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IVBSS Program: By the numbers

December 16, 2009

Ten trucks. Twenty drivers. Sixteen thousand, seven hundred hours of driving. For researchers involved in UMTRI's Integrated Vehicle-Based Safety Systems (IVBSS) program, it's time to crunch the numbers.

The "numbers" represent data generated during the last ten months as part of a four-year research program to develop and test an integrated crash-warning system. The system is made up of a suite of advanced technologies that warn drivers when they are about to leave the roadway, are in danger of colliding with another vehicle while attempting a lane change, or are at risk of colliding with the vehicle in front of them.

As part of the study, sixteen passenger cars and ten commercial trucks were equipped with the state-of-the-art system. In mid-December, UMTRI completed field tests of the system in the heavy truck fleet. While the test vehicles were driven, data acquisition systems recorded driver actions and responses to the integrated warning system.

Some fundamental data has already emerged. To date, truck drivers in the study traveled 646,946 miles, made 44,747 trips, and generated 16,741 hours of data over a ten-month test period. The study also produced a wealth of basic data on the behavior of commercial truck drivers. Over the next few months, the IVBSS team, led by UMTRI associate research scientist Jim Sayer, will be analyzing the data generated.

"The emphasis is first and foremost on assessing the potential safety benefits provided by the integrated warning system," Sayer said. "But so much more information regarding driver behavior waits to be discovered. Drowsy drivers, distracted drivers--we see it all. Unfortunately, we will only scratch the surface in terms of maximizing the utility of the data we've collected."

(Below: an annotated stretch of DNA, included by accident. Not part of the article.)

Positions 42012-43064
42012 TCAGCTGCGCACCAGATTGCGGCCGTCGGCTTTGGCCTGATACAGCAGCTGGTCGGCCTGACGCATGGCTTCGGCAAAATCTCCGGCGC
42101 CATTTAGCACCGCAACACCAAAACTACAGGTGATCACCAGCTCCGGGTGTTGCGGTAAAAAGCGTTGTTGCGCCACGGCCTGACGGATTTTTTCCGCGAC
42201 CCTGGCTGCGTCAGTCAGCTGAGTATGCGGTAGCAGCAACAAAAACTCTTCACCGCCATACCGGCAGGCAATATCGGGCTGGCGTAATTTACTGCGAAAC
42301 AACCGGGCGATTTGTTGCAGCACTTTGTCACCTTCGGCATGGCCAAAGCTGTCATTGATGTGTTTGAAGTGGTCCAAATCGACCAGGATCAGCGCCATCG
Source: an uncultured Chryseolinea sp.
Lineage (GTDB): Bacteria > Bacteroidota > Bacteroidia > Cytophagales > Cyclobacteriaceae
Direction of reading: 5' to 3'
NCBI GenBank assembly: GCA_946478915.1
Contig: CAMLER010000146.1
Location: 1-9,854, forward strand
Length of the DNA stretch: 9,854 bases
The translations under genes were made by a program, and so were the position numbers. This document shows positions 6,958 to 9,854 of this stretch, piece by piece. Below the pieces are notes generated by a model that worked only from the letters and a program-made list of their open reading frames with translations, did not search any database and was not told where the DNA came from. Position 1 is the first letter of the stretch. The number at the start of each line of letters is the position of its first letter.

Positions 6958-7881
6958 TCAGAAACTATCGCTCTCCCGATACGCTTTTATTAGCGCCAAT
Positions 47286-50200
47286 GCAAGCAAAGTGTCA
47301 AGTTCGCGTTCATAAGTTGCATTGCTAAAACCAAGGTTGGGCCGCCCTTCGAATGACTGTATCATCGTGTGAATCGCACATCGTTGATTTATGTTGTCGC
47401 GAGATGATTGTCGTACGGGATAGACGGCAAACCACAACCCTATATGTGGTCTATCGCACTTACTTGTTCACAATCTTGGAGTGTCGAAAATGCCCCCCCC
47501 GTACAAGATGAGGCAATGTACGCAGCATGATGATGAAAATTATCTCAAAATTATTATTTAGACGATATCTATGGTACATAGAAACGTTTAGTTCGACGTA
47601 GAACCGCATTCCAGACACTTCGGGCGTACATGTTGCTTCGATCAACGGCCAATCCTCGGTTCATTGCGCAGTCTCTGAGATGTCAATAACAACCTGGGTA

composite photo of driver texting while driving

[Pictured above: Video images taken during the IVBSS study show a passenger car driver texting while driving. Study data shows that the driver received a warning from the integrated system indicating risk of colliding with the vehicle ahead.]

To read the team's complete plan for data analysis, see IVBSS Heavy Truck Platform Field Operational Test Data Analysis Plan on the IVBSS website.

Field-testing of the integrated system on heavy trucks is just one part of the larger $32.3 million IVBSS program. IVBSS is a cooperative agreement with the U.S. Department of Transportation, UMTRI and partners Visteon Corp., Eaton Corp., Honda R&D Americas Inc., International Truck and Engine, TK Holdings, Battelle, Con-way Freight, and the Michigan Department of Transportation.

While data analysis begins for the commercial truck fleet, Sayer and colleagues continue to collect data from a fleet of sixteen passenger cars that are similarly being field tested with integrated collision warning systems. To date, 81 of the 108 drivers in the study have received cars. Participants drive the test vehicles in place of their own passenger vehicles for a period of six weeks.

The light-vehicle field test will continue through April 2010. Meanwhile, the team has already amassed data on more than 140,000 miles and 4,000 hours of driving, with travel covering 12 states, by a random selection of licensed drivers.

While it's challenging to analyze a data set of this size--containing billions of records and over 3.5 terabytes of data--UMTRI research scientist David LeBlanc says that the biggest challenge is accounting for the individual variability of drivers.

"No two people drive quite the same way," said LeBlanc. "For example, early results from the light-vehicle field test show that drivers can elicit as many as twenty collision warnings per 100 miles of driving, or as few as one per 100 miles.

For IVBSS researchers, analyzing this diversity of data is what makes the study both interesting and challenging.

The University of Michigan recently produced a video about the IVBSS project, which aired on the Big Ten Network. To watch the video, see Out of the Blue Episode 5 - UMTRI